I went for a run this morning and ended up with a pretty slow pace because I kept stopping to take pictures of the beautiful scenery around Stockholm. Here’s some of the snaps from that run and afterward. Amazingly, all of those photos are from an iPhone 6+. It blows me away the images you can capture with it.
On Sunday at WordCamp Europe I got a question about how companies contribute back to WordPress, how they’re doing, and what companies should do more of.
First on the state of things: there are more companies genuinely and altruistically contributing to growing WordPress than ever before. In our ecosystem web hosts definitely make the most revenue and profits, and it’s been great to see them stepping up their game, but also the consultancies and agencies around WordPress have been pretty amazing about their people contributions, as demonstrated most recently by the fact the 4.0 and 4.1 release leads both hail from WP agencies (10up and Code for the People, respectively).
I think a good rule of thumb that will scale with the community as it continues to grow is that organizations that want to grow the WordPress pie (and not just their piece of it) should dedicate 5% of their people to working on something to do with core — be it development, documentation, security, support forums, theme reviews, training, testing, translation or whatever it might be that helps move WordPress mission forward.
Five percent doesn’t sound like much, but it adds up quickly. As of today Automattic is 277 people, which means we should have about 14 people contributing full-time. That’s a lot of people to not have on things that are more direct or obvious drivers of the business, and we’re not quite there today, but I’m working on it and hope Automattic can set a good example for this in the community. I think it’s just as hard for a 20-person organization to peel 1 person off.
It’s a big commitment, but I can’t think of a better long-term investment in the health of WordPress overall. I think it will look incredibly modest in hindsight. This ratio is probably the bare minimum for a sustainable ecosystem, avoiding the tragedy of the commons. I think the 5% rule is one that all open source projects and companies should follow, at least if they want to be vibrant a decade from now.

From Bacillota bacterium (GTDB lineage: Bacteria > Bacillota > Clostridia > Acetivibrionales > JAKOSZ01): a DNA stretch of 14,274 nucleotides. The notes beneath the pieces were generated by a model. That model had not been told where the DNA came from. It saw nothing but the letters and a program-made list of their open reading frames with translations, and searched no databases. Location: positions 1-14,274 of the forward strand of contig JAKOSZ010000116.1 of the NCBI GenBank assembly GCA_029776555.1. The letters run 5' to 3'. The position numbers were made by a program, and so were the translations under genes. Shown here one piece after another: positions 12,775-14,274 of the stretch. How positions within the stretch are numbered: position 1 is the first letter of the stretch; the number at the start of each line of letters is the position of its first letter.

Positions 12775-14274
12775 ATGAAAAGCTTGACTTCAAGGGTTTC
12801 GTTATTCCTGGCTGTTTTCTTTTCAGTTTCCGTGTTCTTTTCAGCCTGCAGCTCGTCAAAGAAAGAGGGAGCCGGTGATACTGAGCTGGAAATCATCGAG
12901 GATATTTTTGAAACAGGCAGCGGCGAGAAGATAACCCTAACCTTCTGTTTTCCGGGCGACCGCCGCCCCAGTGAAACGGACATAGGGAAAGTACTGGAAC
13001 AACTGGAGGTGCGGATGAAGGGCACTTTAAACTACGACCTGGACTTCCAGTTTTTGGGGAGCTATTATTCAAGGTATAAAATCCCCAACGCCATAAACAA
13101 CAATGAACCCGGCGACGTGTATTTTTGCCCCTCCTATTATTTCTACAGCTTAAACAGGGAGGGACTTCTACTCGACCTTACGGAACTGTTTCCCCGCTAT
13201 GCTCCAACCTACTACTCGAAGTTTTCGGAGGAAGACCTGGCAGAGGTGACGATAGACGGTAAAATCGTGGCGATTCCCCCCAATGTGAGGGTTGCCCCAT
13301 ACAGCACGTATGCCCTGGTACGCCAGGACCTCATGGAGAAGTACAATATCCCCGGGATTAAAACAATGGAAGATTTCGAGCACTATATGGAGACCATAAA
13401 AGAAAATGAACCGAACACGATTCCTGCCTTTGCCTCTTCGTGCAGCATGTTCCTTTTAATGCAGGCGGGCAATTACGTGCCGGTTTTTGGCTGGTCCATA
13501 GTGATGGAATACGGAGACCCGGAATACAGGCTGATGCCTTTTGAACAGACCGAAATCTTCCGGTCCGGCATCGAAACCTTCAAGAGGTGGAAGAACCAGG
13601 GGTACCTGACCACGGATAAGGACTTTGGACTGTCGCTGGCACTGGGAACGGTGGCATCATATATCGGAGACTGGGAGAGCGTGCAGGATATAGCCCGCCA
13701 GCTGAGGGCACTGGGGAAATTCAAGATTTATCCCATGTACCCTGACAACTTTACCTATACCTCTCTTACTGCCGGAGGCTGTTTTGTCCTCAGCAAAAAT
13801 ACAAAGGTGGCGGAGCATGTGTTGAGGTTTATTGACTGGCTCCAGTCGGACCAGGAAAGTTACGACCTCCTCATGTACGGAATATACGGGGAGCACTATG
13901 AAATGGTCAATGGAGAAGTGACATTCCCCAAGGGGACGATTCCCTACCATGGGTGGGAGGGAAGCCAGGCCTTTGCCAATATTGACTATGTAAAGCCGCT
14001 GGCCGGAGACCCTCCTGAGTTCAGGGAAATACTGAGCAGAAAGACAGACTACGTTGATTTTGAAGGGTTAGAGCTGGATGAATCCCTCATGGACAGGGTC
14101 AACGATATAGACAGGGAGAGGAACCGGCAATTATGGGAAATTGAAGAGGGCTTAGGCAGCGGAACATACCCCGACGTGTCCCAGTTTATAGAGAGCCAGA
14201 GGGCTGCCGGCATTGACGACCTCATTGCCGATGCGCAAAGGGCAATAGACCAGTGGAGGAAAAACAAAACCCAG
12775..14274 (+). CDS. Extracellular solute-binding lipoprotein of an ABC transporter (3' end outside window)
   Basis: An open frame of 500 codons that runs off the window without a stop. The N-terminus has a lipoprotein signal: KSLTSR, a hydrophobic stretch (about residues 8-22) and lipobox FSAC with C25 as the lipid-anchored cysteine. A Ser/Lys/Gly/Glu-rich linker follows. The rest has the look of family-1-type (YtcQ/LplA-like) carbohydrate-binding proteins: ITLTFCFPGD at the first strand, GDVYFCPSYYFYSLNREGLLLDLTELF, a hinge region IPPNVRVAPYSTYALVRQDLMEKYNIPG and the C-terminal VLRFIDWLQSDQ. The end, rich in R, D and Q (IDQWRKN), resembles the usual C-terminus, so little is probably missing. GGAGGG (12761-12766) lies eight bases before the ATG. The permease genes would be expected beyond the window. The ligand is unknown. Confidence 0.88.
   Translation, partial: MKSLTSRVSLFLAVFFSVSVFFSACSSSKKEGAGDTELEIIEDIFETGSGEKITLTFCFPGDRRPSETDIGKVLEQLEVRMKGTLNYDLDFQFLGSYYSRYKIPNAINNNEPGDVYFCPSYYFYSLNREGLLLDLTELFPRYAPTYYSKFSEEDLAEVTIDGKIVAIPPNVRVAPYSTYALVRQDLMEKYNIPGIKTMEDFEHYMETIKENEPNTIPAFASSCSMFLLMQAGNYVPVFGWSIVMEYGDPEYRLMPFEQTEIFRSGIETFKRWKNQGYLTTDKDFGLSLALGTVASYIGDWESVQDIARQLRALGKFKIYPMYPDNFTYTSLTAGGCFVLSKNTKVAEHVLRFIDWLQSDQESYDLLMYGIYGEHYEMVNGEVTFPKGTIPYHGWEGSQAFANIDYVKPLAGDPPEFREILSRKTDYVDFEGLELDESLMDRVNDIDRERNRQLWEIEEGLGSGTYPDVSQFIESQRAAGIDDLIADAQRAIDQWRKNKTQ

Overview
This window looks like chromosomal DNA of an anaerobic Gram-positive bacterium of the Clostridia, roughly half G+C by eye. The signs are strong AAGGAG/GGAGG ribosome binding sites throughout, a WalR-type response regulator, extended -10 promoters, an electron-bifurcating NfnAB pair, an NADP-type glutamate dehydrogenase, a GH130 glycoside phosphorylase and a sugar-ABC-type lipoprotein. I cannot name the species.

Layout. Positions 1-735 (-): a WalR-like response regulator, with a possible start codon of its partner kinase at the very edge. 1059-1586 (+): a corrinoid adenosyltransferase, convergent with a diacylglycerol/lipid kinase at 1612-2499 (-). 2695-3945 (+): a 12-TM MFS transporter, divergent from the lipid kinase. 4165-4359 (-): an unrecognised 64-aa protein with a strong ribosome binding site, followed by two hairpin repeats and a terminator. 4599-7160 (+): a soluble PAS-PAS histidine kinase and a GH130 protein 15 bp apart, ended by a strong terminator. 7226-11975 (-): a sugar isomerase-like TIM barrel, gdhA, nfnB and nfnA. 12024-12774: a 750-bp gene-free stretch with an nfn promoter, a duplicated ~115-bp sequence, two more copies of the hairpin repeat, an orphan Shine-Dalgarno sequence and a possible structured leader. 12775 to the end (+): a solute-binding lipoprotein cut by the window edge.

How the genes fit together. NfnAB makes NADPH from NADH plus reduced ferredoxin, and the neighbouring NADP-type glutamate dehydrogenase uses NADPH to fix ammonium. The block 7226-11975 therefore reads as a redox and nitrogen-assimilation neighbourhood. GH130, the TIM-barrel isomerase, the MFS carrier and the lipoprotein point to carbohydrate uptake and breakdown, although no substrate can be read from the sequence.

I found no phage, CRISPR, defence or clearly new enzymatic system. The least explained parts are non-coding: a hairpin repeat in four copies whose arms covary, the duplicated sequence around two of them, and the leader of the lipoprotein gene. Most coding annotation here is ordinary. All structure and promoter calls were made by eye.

Further reading: There’s been a number of nice blog follow-ups. Post Status has a nice post on Contribution Culture. Ben Metcalf responded but I disagree with pretty much everything even though I’m glad he wrote it. Tony Perez wrote The Vision of Five and What it Means. Dries Buytaert, the founder of Drupal, pointed out his essay Scaling Open Source Communities which I think is really good.
Ben Gillbanks, the co-author of TimThumb, says I No Longer Use TimThumb — Here’s What I do Instead.
I believe that basically you write for two people; yourself to try to make it absolutely perfect; or if not that then wonderful. Then you write for who you love whether she can read or write or not and whether she is alive or dead.
— Ernest Hemingway to Arthur Mizener, 1950 Selected Letters, p. 694.
I got it from Hemingway on Writing which is a short and pleasant read I’m going through right now. It turns out Hemingway was 64 years ahead of me in his advice about who to write for.
During the development of most any product, there are always times when things aren’t quite right. Times when you feel like you may be going backwards a bit. Times where it’s almost there, but you can’t yet figure out why it isn’t. Times when you hate the thing today that you loved yesterday. Times when what you had in your head isn’t quite what you’re seeing in front of you. Yet. That’s when you need to have faith.
Jason Fried writes Faith in eventually. Good to share with anyone who’s been working on something for a while.